Computer network attacks under the jus ad bellum and the jus in bello : Distinction, proportionality, ambiguity and attribution
Elaine Korzak and James Gow
Routledge handbook of war, law and technology
New York : Routledge, 2019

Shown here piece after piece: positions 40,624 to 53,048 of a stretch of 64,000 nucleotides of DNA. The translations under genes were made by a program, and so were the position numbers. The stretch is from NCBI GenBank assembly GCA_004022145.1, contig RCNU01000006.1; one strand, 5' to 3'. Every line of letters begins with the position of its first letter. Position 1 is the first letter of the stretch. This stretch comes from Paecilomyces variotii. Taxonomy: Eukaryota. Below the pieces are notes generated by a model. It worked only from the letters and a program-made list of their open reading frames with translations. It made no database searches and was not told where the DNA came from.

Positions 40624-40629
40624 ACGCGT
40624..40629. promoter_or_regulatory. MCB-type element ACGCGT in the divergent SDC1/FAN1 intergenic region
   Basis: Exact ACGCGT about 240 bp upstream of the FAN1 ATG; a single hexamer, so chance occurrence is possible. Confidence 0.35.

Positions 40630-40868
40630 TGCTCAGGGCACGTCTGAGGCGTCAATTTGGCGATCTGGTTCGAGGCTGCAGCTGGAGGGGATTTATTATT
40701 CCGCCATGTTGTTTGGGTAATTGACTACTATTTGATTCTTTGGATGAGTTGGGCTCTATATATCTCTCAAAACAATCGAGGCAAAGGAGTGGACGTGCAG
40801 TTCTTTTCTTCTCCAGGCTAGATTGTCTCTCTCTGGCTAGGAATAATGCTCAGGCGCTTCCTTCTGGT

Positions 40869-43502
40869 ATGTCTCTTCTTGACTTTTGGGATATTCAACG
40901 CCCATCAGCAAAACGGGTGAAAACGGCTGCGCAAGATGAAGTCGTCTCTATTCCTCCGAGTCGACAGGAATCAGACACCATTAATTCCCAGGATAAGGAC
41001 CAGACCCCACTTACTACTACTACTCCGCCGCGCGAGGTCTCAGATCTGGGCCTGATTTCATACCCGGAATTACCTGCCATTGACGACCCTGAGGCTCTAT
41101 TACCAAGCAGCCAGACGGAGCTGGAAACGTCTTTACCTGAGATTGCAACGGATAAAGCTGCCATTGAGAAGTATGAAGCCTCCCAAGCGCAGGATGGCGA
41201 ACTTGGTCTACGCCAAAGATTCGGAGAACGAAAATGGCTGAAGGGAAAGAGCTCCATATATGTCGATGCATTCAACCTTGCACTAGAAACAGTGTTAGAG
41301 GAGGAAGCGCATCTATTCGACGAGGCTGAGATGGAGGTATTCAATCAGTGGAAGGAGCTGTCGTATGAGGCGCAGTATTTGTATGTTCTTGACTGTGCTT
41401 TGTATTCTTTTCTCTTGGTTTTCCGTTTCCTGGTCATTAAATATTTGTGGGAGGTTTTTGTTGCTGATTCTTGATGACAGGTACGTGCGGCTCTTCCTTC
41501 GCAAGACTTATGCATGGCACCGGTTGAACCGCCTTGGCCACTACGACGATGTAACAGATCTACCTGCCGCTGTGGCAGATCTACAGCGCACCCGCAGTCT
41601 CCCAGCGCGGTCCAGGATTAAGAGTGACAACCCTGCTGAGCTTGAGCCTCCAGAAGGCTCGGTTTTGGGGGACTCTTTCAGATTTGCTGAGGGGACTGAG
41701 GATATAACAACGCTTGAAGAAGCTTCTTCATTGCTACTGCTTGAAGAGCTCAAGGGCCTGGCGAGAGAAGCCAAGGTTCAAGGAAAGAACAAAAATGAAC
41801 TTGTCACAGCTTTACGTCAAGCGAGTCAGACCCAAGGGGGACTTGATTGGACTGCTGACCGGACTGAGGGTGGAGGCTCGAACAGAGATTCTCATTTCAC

The emergence of computer network attacks (CNA) raises a number of issues in the application of two fundamental principles of international humanitarian law: distinction and proportionality. Applying the principle in the context of CNA does not change the requirements. Obviously, military command, control and communication networks, as well as military air defence networks would equally qualify. Ninety-eight percent of United States government communications, for example, travel through civilian-owned, or civilian-operated, networks. At a minimum, given the interconnectedness of computer networks and the dual-use character of information systems, proportionality plays an even more significant role in the protection of civilians than the principle of distinction. CNA that do not result in violent consequences could be employed regardless of distinction and proportionality – or, perhaps better, because the prevailing interpretations of these principles would render such attacks legitimate.